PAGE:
About half of the pediatric soft tissue sarcoma diagnosed annually are classified as rhabdomyosarcoma (RMS). These tumors can develop from muscle tissue anywhere in the body, but most commonly, RMS grow in the head/neck region, genitourinary tract, or the extremities.
As a highly aggressive malignancy, RMS diagnoses pose significant clinical challenges due, in part, to the fact that the tumors can arise in different areas of the body, making it difficult to employ consistent treatment approaches for all patients. Treatment options, including surgical resection, radiation, and chemotherapy, vary between cases.
The treatment difficulties and the quick progression of RMS prompt the immediate need for new approaches to treat children with this type of cancer. A pre-clinical study recently published in Proceedings of the National Academy of Science reveals a provocative possibility for RBS treatment by demonstrating the ability to turn cancer cells into healthy muscle tissue in a laboratory setting.
RMS cells produce a protein called PAX3-FOXO1, which drives cancer growth and development and inhibits a process called myogenic differentiation, during which muscle tissue forms. Through a high-throughput genetic screening, the researchers identified genes associated with differentiating RMS cells into healthy muscle tissue.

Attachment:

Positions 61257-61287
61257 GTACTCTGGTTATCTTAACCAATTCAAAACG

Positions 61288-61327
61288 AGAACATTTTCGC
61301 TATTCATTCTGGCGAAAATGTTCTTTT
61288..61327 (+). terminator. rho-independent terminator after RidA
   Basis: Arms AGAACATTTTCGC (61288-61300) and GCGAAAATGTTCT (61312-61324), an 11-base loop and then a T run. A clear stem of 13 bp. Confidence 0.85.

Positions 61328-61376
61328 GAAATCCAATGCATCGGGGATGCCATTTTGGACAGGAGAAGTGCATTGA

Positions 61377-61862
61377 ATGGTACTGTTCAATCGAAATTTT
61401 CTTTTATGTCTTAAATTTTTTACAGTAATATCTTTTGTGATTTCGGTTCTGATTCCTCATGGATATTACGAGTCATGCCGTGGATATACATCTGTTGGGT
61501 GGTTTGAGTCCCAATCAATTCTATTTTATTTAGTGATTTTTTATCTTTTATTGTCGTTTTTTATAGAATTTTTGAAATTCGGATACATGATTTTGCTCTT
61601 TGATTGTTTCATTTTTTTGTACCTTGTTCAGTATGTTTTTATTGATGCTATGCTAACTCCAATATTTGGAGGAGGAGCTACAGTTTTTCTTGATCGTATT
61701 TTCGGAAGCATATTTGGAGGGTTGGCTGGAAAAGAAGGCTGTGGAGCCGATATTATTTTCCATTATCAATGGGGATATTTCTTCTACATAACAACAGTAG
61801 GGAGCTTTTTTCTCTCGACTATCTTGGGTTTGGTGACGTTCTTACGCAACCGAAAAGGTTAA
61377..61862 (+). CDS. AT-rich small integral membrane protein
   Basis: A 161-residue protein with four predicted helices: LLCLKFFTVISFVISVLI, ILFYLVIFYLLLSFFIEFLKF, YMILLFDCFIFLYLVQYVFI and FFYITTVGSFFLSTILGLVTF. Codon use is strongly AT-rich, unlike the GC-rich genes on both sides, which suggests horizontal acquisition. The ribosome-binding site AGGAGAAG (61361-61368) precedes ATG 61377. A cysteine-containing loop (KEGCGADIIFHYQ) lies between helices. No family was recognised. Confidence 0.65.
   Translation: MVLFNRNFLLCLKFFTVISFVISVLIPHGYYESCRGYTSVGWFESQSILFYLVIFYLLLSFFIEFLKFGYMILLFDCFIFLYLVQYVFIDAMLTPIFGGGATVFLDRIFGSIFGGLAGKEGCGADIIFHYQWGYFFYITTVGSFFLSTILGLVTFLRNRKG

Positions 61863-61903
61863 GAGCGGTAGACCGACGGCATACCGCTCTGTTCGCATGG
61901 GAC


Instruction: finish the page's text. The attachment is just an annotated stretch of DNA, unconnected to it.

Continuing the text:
The researchers targeted NF-Y using a technology called “clustered regularly interspaced short palindromic repeats” (CRISPR), which can functionally eliminate (often referred to as “knock out”) specific genes. CRISPR methods allow investigators to understand the function of a particular gene or protein by observing what will happen when deactivating the gene.
The findings highlighted the gene Nuclear Factor Y (NF-Y), which codes for a protein consisting of three subunits. The study revealed that interference with any of the three subunits in NF-Y promotes the conversion to muscle tissue.
Thus, the authors suggest that developing drug and treatment strategies that target NF-Y could prove effective for RMS by retaining the ability to differentiate into muscle tissue.
While a lot of basic and translational research remains needed to validate NF-Y as an efficacious target for RMS treatment, this type of approach is used in treating other malignancies. Differentiation therapies, which aim to promote the conversion (or differentiation) of cancerous cells into healthy cells, have shown promise for treating some types of leukemia.